Daisy Coleman, one of the young women featured in the Netflix documentary "Audrie & Daisy" chronicling life after sexual assault, died by suicide on Tuesday, according to a post from her mother. She was 23.
"My daughter Catherine Daisy Coleman committed suicide tonight," Melinda Coleman wrote on Facebook. "If you saw crazy messages and posts it was because I called the police to check on her. She was my best friend and amazing daughter. I think she had to make it seem like I could live without her. I can’t.
"I wish I could have taken the pain from her! She never recovered from what those boys did to her and it’s just not fair," Coleman added. "My baby girl is gone."
Coleman was 14 when she said she was sexually assaulted at a house party by Matthew Barnett in Maryville, Missouri, in January 2012. Her case made national headlines when Coleman was harassed online and at school after she spoke out about what happened.
Barnett, who was 17 at the time, was charged with felony sexual assault. That charge was later dropped and he instead pleaded guilty to child endangerment for leaving Coleman drunk and outside in freezing temperatures, wearing a T-shirt. He claimed the sex was consensual. She claimed the charges in March 2012 were dropped due to his family's political connections.
When Coleman's case was reopened in October 2013, supporters held a rally and stood outside the courthouse passing out flowers and holding signs that said "Justice for Daisy."
Barnett later pleaded guilty to a lesser charge of misdemeanor child endangerment in Jan. 2014.
Coleman spent her time after that working as an advocate for sexual assault survivors and bravely told her story in the documentary "Audrie & Daisy."
Audrie Pott, the other teen girl mentioned in the documentary, was assaulted in Saratoga, California in September 2012 and died by suicide 10 days later.
Coleman was a co-founder of SafeBAE, an organization raising awareness about consent and sexual assault at middle schools and high schools. The BAE in the organization's name stands for "Before Anyone Else," something Coleman dedicated her life to after her experience.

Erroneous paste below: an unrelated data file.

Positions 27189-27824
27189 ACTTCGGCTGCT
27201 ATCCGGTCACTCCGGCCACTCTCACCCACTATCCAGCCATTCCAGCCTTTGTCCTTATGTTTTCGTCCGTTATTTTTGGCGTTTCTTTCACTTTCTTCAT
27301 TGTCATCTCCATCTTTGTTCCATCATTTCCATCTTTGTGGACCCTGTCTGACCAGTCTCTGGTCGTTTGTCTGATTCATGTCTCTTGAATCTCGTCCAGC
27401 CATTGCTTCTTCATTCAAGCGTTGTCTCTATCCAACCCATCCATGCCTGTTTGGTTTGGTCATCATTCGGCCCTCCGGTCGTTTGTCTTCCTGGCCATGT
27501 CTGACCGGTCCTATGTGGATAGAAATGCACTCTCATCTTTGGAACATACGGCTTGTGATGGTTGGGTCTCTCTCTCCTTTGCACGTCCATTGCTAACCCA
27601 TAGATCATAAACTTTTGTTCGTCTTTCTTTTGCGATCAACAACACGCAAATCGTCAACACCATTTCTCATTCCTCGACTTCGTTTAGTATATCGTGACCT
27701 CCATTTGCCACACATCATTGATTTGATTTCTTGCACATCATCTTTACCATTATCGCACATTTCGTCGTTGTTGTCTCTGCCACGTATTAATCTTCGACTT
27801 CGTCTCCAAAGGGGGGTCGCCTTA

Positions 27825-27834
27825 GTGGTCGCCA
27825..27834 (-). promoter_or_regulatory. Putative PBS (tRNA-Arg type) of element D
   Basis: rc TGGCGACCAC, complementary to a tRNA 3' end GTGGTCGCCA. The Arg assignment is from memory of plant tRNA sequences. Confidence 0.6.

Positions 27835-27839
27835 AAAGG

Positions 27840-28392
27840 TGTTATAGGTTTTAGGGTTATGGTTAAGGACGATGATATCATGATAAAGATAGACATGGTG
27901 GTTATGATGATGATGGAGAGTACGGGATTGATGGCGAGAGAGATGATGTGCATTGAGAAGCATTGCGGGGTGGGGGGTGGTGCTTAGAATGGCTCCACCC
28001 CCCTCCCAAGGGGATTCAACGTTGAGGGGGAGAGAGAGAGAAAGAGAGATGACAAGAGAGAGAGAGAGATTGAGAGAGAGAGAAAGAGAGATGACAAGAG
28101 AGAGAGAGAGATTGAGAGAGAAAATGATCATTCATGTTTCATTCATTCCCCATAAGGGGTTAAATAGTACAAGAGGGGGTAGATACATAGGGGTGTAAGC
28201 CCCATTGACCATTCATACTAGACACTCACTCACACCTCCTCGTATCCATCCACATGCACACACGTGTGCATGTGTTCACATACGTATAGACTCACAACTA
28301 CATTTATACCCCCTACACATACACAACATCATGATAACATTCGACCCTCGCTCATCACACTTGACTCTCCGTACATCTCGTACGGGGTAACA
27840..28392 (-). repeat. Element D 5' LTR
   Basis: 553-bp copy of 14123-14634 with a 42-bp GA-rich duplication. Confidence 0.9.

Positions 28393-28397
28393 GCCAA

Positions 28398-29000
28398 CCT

“I definitely feel like people have certain views and perceptions about me and about cases like this because they’re uneducated,” Coleman told PEOPLE in 2017. “That’s exactly why I’m going out and trying to educate people on what’s going on in our society.”
Shael Norris, a victim's advocate who worked with Coleman at SafeBAE, told NBC News in a statement that Coleman was in therapy for PTSD from her assault, but "none of us saw this coming."
"She had many coping demons and had been facing and overcoming them all, but as many of you know, healing is not a straight path or any easy one. She fought longer and harder than we will ever know," Norris wrote. "But we want to be mindful of all the young survivors who looked up to her. Please know that above ALL ELSE, she did this work for you. She loved talking to young people about changing the culture and taking care of one another. Much of her healing came from each of you. She was so proud of the work we’ve done and loved seeing so many fierce young activists push for change in their schools and among their friends."
This isn't the only tragedy to strike the Coleman family. In 2019, Coleman's youngest brother, Tristan, died in a one-vehicle crash in western Kansas. His mother, Melinda Coleman, who was in the passenger's seat, survived the crash.
This story discusses suicide. If you or someone you know is at risk of suicide please call the U.S. National Suicide Prevention Lifeline at 800-273-8255, text TALK to 741741 or go to SpeakingOfSuicide.com/resources for additional resources.
Editor's note: An earlier version of this article stated Coleman's age as 20. She was 23.